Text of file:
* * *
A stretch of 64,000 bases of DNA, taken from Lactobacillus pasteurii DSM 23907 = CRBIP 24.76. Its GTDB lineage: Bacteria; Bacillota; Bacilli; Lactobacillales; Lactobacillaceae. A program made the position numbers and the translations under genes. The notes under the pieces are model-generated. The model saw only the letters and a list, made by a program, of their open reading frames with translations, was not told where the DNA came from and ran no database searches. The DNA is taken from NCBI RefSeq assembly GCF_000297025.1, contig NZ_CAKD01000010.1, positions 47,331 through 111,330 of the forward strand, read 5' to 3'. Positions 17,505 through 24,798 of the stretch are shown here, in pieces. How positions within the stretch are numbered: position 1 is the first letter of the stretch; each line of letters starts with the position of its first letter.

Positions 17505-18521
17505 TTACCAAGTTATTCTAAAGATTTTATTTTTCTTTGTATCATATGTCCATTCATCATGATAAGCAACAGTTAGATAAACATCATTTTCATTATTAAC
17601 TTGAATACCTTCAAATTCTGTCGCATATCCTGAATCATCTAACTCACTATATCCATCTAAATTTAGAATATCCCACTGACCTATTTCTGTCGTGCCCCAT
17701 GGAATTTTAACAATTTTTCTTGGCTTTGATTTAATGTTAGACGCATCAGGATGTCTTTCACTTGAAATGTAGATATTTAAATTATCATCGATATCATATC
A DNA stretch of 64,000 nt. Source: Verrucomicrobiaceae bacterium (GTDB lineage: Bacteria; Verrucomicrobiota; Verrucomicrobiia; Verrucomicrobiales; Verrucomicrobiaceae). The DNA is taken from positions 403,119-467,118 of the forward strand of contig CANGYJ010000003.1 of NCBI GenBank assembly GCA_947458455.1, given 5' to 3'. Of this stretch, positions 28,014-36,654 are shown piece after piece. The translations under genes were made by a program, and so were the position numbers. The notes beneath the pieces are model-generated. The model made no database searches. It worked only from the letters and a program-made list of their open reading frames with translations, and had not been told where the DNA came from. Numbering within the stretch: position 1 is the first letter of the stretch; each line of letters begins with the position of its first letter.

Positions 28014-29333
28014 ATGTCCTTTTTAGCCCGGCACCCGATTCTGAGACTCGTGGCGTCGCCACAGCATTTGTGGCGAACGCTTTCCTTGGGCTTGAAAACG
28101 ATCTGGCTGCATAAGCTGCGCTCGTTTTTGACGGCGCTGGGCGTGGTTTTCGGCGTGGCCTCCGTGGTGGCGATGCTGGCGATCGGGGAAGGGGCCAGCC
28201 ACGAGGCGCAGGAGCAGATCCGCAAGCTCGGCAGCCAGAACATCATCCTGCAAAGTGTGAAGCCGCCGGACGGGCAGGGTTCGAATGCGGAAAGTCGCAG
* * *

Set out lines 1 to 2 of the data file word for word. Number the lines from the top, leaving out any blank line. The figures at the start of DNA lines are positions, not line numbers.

A stretch of 64,000 bases of DNA, taken from Lactobacillus pasteurii DSM 23907 = CRBIP 24.76. Its GTDB lineage: Bacteria; Bacillota; Bacilli; Lactobacillales; Lactobacillaceae. A program made the position numbers and the translations under genes. The notes under the pieces are model-generated. The model saw only the letters and a list, made by a program, of their open reading frames with translations, was not told where the DNA came from and ran no database searches. The DNA is taken from NCBI RefSeq assembly GCF_000297025.1, contig NZ_CAKD01000010.1, positions 47,331 through 111,330 of the forward strand, read 5' to 3'. Positions 17,505 through 24,798 of the stretch are shown here, in pieces. How positions within the stretch are numbered: position 1 is the first letter of the stretch; each line of letters starts with the position of its first letter.

Positions 17505-18521